Wednesday, June 15, 2016

Architecture vs Shootings: An Impossible Fight

First, I want to express my rage and grief at the mass murder in Orlando on Sunday. This was the act of a man propelled by hate and bigotry against people who have been systematically abused and made vulnerable by the lawmakers in this country. It is obscene for public officials to bleat on about "thoughts and prayers" and in the same breath condemn the queer and POC communities to yet more discrimination. I fear there is no end in sight for these events, and that our country and government will continue to abandon our families, our neighbors, our colleagues, and our friends to men with guns.

There simply isn't enough time or space to list every mass shooting in the US in this blog; we don't even have a confirmed record of the mass shootings in this country. The best we have is the National Violent Death Reporting System, which is a state-based program under the CDC and includes only 32 states. And the House recently vetoed a proposed amendment to allow the CDC to research gun deaths.

But we need to start somewhere. If we use the definition of "four or more people are wounded or killed", there have been more mass shootings in the US this year than days passed of 2016. Let me repeat that.

There have been more mass shootings in the United States this year than we've had days in 2016.


We desperately need to take action, and this action is long overdue. Is there anything architecture can do to help protect people and prevent mass shootings in this endless march of murder?

One argument could be for shooter-specific regulatory codes. We build and regulate for the event of fire with protected stairwells and rated doors and suppression systems. Areas where specific natural disasters routinely occur have additional building codes specifically for those disasters: earthquakes, hurricanes, tornadoes, floods, avalanches, etc. We even rate building components for animals: termite-proofing, bird-proofing, bear-proofing, and so on. Perhaps we could build to prevent a man-made disaster like a shooting. 

We could require panic rooms with steel-reinforced walls; add bullet-proofing to furniture; triple-glaze and laminate windows to withstand projectiles. Or we could go one further and go live, work, and play in a bunker buried in the backyard. But this solution only works if there's no way for the shooter to enter, and the building's occupants don't mind living in lock-down. Is that a reasonable assumption to make? It becomes clear almost immediately how anemic this argument is.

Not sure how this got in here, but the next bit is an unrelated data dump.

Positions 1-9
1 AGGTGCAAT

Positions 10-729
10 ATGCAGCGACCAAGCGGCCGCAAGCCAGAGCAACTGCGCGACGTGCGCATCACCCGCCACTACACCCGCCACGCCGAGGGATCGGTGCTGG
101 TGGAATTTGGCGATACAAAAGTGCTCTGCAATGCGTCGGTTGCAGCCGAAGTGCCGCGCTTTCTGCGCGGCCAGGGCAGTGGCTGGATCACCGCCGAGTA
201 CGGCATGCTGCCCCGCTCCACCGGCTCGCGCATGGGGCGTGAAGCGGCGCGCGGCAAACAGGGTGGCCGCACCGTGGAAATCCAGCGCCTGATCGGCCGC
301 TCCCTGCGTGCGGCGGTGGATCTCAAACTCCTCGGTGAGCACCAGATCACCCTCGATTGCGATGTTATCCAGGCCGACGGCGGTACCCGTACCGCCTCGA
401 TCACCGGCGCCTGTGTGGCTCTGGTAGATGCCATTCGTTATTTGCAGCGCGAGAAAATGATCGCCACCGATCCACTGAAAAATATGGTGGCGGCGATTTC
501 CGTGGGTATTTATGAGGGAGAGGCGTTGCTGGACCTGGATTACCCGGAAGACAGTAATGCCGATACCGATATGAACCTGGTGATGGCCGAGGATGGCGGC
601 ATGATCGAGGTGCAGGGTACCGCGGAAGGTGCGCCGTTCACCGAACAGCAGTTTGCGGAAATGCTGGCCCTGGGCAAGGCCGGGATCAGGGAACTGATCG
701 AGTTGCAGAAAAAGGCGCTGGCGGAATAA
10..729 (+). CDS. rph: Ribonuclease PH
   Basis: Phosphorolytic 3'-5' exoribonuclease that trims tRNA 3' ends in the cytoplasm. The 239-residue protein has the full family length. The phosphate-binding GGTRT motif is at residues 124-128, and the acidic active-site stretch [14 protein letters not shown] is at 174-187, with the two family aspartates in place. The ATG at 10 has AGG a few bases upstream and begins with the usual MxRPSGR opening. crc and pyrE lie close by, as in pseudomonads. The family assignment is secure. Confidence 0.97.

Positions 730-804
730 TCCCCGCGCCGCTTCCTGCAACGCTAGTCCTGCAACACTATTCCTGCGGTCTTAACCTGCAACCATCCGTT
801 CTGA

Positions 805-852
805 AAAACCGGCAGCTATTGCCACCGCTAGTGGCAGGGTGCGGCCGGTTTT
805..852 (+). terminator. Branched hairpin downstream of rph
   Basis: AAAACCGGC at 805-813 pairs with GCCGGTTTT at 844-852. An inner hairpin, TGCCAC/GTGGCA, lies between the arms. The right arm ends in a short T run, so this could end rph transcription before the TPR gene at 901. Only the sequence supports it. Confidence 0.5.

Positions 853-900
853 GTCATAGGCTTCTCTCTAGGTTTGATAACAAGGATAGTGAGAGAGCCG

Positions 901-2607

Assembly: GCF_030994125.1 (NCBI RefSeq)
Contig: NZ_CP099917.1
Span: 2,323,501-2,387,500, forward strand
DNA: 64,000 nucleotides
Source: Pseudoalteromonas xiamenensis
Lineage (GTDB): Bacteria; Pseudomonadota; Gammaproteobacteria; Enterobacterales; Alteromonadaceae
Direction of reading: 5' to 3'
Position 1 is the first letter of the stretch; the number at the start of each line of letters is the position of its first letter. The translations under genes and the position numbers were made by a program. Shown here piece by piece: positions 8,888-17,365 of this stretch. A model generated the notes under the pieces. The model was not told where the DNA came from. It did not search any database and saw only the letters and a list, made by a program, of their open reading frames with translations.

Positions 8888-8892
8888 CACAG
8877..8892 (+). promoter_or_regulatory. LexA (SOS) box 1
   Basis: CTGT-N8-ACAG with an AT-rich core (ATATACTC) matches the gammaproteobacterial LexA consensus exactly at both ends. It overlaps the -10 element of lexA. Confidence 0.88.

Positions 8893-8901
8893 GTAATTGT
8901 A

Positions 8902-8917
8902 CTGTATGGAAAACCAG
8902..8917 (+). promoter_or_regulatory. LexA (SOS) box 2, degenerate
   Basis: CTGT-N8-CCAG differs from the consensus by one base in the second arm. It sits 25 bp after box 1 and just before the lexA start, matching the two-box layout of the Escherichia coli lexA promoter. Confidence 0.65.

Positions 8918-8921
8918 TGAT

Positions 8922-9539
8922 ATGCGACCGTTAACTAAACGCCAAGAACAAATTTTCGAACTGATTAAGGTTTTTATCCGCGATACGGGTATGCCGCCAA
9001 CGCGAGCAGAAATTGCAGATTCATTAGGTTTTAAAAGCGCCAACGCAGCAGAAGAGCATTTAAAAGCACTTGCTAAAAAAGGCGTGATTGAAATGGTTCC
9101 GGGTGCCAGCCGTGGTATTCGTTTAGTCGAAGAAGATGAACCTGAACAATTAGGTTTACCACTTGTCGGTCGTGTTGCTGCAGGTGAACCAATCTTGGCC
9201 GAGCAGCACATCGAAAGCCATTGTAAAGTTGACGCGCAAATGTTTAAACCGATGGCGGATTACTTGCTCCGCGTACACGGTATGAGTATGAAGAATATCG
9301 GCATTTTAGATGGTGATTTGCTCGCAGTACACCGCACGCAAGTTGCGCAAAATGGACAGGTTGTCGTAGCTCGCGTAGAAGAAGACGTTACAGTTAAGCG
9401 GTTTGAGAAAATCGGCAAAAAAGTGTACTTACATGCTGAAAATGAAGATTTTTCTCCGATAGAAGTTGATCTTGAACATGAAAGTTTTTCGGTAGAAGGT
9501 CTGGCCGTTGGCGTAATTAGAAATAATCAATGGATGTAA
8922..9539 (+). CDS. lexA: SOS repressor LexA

How can a place or building prevent a shooter from entering? A shooter is just a man or boy with a gun. (And they're overwhelmingly male, folks. There aren't enough female shooters to even have a study.) If that man or boy can convince or force someone to let him in, what part of the architecture is going to stop him?
If that place is a house, chances are the house is owned by the shooter, who keeps guns in it. Is the kitchen or the bedroom or the living room going to prevent murder? 

If that place is a school, what is the classroom or cafeteria or gymnasium going to do against a teacher or parent or student or administrator who goes on a spree?

If that place is a doctor's office, how will the examination rooms or reception desk or pharmacy protect the patients and staff?

If that place is a shopping mall, how will the escalators or food court or storefronts stop a gunman?
If that place is a public park, how will the benches or paths or plantings protect the people enjoying the outdoors?

If that place is a movie theater, what will the projection booth or the stadium seating do to protect the audience from someone else who's bought a ticket?

If that place is a night club, what will the DJ booth or the dance floor or the bar do to protect the clubbers?

Architecture can do fuck-all to prevent a mass shooting.

Treating shootings like some kind of "natural disaster" with building codes and regulations would be criminally negligent and foolhardy - it can't protect people or stop murderers. Using architecture to treat every person as a Schrodinger's Mass Murderer would make for a dystopian nightmare; the mental strain alone would be incredible. (This might be why the security lines in the airport are so depressing.) We simply can't function, let alone thrive, in a society built with that kind of paranoia and restriction, and moreover it wouldn't actually prevent anything.

But that's not true of architects. Architects can write to their senators and representatives. Architects can donate time and money to gun control advocacy groups. Architects can work for and hire people who are frequent targets of attack to help stabilize and grow communities. Architects have a voice.

As architects we have a duty to protect the health, safety, and welfare of the public. We must not fail.

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